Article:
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The long, slow death of the rule of law in America

by Troy Senik    •     Orange County Register


The most disturbing aspect of the scandal around Hillary Clinton’s use of a private e-mail server during her tenure as secretary of state is not the former first lady’s penchant for secrecy. In fact, we all ought to be a little taken aback that Mrs. Clinton’s poll numbers are declining as a result of that storyline. It boggles the mind to imagine that, after a quarter-century, there’s a slice of the electorate just now coming to the realization that she is not a terribly forthcoming politician.

What’s truly unsettling is that it has been widely taken as read among both the media and the general public that Mrs. Clinton will likely avoid serious legal consequences for her behavior because the Justice Department is ultimately answerable to President Obama – and Democrats will not use the instruments of government to destroy one of their own. Whether that eventually proves true, the sentiment itself reveals a troubling trend in American politics.

While it’s far from unheard of for public officials to apply less-exacting standards to their partisan allies, it’s unnerving that the segments of society charged with keeping those officials in check – namely, the media and the voters – now regard such lack of principle as so unremarkable that it barely merits mention. We have transformed into a country in which it’s difficult to imagine precisely what kind of official malfeasance would be met with more than a shrug of the shoulders.

While this trend has been at work for decades – you can thank both Richard Nixon and Bill Clinton for hastening the decline – it has reached escape velocity during the Obama years. The Justice Department, for example, already took a pass on prosecuting Lois Lerner, the IRS official at the center of the scandal in which conservative groups were singled out for special scrutiny by the federal government on the basis of their political beliefs. If there’s anything that ought to be a matter of consensus in American politics, it’s that holding the reins of power doesn’t give you carte blanche to turn the power of the state against your partisan rivals. Yet Ms. Lerner, having done that very thing, doesn’t seem to be much worse for the wear.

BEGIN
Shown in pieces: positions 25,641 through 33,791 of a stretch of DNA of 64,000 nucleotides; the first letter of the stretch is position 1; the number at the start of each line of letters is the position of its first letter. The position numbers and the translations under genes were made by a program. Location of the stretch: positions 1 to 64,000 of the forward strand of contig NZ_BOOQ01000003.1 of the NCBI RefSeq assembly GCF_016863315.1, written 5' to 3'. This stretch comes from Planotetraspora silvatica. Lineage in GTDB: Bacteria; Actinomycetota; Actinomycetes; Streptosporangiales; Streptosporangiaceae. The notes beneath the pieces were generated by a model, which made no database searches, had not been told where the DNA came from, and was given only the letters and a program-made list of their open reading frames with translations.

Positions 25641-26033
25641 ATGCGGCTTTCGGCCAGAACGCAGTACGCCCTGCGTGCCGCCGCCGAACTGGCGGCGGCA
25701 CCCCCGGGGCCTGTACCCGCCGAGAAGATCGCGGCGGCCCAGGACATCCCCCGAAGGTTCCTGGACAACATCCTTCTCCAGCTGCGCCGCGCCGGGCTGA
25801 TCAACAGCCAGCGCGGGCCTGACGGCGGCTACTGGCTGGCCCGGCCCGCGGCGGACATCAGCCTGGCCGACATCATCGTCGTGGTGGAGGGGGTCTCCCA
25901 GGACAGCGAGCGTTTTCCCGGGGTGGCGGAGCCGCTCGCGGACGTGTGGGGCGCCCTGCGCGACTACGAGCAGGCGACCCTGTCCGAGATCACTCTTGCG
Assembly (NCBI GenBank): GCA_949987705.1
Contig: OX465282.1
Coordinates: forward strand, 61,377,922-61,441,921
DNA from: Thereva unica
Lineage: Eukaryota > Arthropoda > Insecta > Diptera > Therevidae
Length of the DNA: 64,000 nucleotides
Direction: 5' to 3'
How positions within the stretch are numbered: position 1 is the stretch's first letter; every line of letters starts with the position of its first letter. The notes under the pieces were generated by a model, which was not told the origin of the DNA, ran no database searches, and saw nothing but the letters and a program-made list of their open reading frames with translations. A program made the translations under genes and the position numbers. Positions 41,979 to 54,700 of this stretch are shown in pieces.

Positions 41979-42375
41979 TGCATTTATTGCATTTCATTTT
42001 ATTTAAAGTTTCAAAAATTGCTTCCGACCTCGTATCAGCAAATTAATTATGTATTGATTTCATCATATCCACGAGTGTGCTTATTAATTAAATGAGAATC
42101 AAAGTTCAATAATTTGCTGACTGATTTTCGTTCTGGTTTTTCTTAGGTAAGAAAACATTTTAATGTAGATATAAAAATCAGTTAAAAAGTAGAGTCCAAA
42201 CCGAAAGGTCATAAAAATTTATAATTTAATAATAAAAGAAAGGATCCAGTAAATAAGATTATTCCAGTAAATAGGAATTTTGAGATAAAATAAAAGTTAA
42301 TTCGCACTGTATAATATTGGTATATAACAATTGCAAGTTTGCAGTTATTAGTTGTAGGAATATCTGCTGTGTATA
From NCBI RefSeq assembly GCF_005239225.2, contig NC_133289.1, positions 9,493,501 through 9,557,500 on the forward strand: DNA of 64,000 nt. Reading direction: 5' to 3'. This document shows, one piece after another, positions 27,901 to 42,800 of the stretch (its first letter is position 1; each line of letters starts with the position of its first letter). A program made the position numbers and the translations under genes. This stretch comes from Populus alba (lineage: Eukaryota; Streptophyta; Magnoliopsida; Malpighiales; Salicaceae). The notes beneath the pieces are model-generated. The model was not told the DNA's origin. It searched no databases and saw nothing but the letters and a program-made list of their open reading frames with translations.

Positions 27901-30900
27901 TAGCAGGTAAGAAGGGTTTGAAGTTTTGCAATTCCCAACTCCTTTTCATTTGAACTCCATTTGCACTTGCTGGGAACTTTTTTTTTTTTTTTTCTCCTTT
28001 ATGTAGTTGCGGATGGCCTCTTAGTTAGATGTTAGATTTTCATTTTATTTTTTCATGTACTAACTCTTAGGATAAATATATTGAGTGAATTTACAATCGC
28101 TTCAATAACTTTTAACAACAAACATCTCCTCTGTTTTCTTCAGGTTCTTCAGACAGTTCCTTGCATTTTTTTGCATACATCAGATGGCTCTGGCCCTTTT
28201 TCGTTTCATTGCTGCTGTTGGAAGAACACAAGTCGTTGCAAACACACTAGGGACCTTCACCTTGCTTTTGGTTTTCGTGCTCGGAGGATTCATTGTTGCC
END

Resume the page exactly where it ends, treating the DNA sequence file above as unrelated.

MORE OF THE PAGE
This hands-off trend isn’t limited by any means to the DOJ. Consider the current debate over the nuclear deal with Iran. By any reasonable reading, the agreement should have been presented to Congress as a treaty, requiring a two-thirds supermajority in the Senate to take effect. The White House, however, has refused to classify it as such, leaving Congress to haggle its way into an arrangement whereby the president can have his way with the support of just one-third of either house of Congress.

The Obama administration hasn’t even attempted to dress this up as a matter of principle, with Secretary of State John Kerry telling the House Foreign Affairs Committee last month that the deal wasn’t a treaty simply “because you can’t pass a treaty anymore.”

That’s the organizing precept of this era in American politics: The rules apply until they put those in power at a disadvantage. Because we’ve arrived at this point incrementally, perhaps we’re not conscious of how sweeping the transformation is. So let’s be clear about what’s at stake: This is a wholesale abandonment of the foundational American principle of the rule of law.

There are only two options available here: Either the country returns to a form of government bound by the strictures of the Constitution and its subordinate laws or we give up the ghost and accept the fact that our politics are now entirely about power rather than principle – that we live in a nation where the president, whether his name is Obama or Trump, is limited only by the boundaries of imagination.

There are a lot of ways to describe that form of government. “Constitutional republic” isn’t one of them.